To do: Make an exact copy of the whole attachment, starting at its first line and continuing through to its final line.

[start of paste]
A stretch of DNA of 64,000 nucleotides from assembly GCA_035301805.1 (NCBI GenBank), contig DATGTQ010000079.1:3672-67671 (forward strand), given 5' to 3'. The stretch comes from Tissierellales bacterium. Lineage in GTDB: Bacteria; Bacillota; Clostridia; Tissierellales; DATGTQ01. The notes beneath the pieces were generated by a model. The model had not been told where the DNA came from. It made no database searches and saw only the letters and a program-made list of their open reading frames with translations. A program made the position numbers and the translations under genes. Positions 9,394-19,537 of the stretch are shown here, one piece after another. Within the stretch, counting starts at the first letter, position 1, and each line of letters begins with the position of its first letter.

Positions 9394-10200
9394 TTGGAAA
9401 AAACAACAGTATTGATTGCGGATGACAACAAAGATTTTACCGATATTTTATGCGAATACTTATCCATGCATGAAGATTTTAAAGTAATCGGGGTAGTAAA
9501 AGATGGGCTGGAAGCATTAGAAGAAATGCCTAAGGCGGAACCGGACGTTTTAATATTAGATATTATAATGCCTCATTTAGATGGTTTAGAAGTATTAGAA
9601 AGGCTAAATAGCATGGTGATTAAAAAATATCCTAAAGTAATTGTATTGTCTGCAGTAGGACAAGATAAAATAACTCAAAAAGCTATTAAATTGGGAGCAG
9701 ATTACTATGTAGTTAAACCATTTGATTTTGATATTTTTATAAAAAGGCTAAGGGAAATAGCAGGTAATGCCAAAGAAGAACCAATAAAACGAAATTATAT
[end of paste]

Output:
A stretch of DNA of 64,000 nucleotides from assembly GCA_035301805.1 (NCBI GenBank), contig DATGTQ010000079.1:3672-67671 (forward strand), given 5' to 3'. The stretch comes from Tissierellales bacterium. Lineage in GTDB: Bacteria; Bacillota; Clostridia; Tissierellales; DATGTQ01. The notes beneath the pieces were generated by a model. The model had not been told where the DNA came from. It made no database searches and saw only the letters and a program-made list of their open reading frames with translations. A program made the position numbers and the translations under genes. Positions 9,394-19,537 of the stretch are shown here, one piece after another. Within the stretch, counting starts at the first letter, position 1, and each line of letters begins with the position of its first letter.

Positions 9394-10200
9394 TTGGAAA
9401 AAACAACAGTATTGATTGCGGATGACAACAAAGATTTTACCGATATTTTATGCGAATACTTATCCATGCATGAAGATTTTAAAGTAATCGGGGTAGTAAA
9501 AGATGGGCTGGAAGCATTAGAAGAAATGCCTAAGGCGGAACCGGACGTTTTAATATTAGATATTATAATGCCTCATTTAGATGGTTTAGAAGTATTAGAA
9601 AGGCTAAATAGCATGGTGATTAAAAAATATCCTAAAGTAATTGTATTGTCTGCAGTAGGACAAGATAAAATAACTCAAAAAGCTATTAAATTGGGAGCAG
9701 ATTACTATGTAGTTAAACCATTTGATTTTGATATTTTTATAAAAAGGCTAAGGGAAATAGCAGGTAATGCCAAAGAAGAACCAATAAAACGAAATTATAT